If your child with a developmental or other type of disability is not going to be able to care for their own personal and financial needs in adulthood, you will need to set up a system that can ensure they are cared for to the end of their life. That involves preparation in four key areas.
KEY ONE: Build a Community of Caregivers
Your child will need more than one person, more than a guardian, to help them through life. People have different roles and purposes in your child’s life and all need to be welcomed and “in the loop” on your child on a regular basis. Be sure to give everyone permission to talk to each other and speak up about your child.
KEY TWO: Financial Supports
Government benefits are the cornerstone for adults who have been disabled since childhood. SSI cash benefits from social security along with Medicaid will give your child access to a variety of supports designed to allow them to remain living in the community. Parents and other family members can also provide substantial amounts of money to supplement the government benefits through inheritance, life insurance, and pension benefits, but ONLY if its done the right way.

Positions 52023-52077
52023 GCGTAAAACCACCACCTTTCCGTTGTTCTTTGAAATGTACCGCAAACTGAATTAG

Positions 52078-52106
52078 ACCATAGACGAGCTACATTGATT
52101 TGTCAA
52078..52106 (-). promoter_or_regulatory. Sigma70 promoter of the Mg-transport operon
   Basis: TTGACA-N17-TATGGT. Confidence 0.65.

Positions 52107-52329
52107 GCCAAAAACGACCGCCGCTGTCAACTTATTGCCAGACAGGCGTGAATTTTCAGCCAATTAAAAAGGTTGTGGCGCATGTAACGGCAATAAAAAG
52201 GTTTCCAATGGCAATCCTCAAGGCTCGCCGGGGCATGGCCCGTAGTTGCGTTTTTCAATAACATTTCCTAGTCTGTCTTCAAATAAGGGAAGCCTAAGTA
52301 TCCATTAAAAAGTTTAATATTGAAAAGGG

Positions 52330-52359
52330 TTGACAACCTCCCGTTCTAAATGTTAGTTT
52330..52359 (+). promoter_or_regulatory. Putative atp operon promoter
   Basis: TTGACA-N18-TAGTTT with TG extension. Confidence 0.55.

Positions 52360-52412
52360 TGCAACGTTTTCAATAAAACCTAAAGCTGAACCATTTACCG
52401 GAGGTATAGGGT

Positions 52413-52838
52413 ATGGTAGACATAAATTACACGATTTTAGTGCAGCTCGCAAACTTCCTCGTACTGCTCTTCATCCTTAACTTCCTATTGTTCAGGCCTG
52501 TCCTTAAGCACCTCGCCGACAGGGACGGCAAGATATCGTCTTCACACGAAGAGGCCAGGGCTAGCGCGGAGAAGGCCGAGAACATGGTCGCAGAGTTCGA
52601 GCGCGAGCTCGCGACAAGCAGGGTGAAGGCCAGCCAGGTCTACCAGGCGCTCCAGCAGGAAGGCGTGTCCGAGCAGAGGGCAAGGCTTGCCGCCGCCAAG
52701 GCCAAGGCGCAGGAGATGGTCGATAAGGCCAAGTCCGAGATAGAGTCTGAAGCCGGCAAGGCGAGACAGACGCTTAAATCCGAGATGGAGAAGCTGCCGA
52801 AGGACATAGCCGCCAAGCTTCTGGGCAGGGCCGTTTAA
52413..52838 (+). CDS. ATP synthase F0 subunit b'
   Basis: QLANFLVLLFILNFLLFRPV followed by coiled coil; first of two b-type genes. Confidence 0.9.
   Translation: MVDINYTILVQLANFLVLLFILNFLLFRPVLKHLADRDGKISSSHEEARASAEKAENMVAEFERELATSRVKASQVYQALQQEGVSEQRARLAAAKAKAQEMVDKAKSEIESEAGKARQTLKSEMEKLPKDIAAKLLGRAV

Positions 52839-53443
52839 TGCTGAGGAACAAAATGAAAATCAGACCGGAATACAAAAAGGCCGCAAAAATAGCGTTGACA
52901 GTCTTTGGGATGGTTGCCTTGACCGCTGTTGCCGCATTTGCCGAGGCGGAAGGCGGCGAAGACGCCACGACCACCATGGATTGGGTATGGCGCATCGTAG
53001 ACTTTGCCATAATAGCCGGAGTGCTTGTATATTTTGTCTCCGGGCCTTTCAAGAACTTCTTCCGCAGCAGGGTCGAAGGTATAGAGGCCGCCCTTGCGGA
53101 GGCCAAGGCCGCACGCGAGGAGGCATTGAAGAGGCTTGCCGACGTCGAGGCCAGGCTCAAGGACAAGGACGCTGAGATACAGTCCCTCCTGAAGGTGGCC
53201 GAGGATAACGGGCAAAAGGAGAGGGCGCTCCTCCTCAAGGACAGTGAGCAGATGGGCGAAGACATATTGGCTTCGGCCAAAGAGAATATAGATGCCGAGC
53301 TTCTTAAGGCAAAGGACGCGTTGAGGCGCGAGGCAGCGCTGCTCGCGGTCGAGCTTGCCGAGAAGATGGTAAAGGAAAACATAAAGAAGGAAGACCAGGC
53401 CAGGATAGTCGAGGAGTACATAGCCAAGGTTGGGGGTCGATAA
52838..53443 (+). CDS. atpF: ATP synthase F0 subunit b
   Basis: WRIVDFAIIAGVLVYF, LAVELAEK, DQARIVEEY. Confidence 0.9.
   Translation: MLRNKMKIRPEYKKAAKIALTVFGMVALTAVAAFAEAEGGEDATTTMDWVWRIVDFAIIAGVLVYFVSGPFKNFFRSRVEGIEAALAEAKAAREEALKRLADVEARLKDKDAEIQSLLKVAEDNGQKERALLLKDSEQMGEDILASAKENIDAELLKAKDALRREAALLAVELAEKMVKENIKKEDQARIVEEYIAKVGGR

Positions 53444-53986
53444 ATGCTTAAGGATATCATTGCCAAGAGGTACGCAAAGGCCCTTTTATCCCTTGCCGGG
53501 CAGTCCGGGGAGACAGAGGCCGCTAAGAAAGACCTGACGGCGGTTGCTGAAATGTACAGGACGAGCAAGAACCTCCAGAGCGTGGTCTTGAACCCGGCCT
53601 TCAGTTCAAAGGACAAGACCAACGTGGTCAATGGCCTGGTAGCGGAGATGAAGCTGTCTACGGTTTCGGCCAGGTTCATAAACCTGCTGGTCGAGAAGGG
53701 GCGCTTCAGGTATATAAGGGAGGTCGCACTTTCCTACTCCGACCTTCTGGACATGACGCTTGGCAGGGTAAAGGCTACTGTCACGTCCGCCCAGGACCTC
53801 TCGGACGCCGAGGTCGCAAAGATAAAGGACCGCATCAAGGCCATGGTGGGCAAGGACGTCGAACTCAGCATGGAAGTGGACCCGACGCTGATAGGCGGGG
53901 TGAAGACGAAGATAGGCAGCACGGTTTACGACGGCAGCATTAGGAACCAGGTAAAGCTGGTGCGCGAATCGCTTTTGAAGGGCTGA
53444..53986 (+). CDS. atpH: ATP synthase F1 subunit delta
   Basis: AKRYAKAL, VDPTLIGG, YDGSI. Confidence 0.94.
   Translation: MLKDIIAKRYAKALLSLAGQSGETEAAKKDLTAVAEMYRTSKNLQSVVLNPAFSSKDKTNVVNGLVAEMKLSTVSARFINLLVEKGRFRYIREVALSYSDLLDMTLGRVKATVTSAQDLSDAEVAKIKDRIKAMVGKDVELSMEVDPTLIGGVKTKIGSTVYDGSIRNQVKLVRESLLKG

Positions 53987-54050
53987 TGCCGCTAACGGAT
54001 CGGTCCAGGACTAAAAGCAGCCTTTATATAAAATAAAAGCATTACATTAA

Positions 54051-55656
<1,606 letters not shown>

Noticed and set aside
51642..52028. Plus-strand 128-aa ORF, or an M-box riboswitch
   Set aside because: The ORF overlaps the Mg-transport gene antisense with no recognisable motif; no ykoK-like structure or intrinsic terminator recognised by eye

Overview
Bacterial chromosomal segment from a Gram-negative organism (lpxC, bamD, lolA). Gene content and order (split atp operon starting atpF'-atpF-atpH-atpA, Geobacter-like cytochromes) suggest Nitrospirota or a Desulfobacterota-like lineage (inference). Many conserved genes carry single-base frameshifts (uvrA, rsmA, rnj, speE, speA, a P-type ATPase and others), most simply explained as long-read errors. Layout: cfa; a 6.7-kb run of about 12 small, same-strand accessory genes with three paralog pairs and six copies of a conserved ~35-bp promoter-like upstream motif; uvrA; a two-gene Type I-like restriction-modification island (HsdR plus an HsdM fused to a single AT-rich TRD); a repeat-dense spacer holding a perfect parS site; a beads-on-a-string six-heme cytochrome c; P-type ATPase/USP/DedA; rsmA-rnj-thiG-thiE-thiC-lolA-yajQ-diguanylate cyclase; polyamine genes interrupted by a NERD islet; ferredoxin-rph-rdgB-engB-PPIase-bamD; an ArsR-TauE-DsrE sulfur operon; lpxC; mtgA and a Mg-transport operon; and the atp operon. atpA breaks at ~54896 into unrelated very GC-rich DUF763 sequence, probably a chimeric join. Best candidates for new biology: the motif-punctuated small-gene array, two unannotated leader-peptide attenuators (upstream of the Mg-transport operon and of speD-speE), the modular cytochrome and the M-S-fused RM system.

KEY THREE: Transition Tools
At various points in your child’s life there will be transitions from one caregiver to another. You must provide the information needed to make that transition a smooth one. Everything from lists of doctors and medications to contact information for family and friends to the parent’s priorities for the individual’s life should be written down and made easily accessible to anyone who cares for your child.
KEY FOUR: Legal Documents
The best made plans will only work as you intend if you provide the legal documents needed to enforce the plan. Court sanctioned guardians, special needs trusts with well chosen trustees, designations of agents and other legal planning tools are a must in order to ensure that your plan can work properly.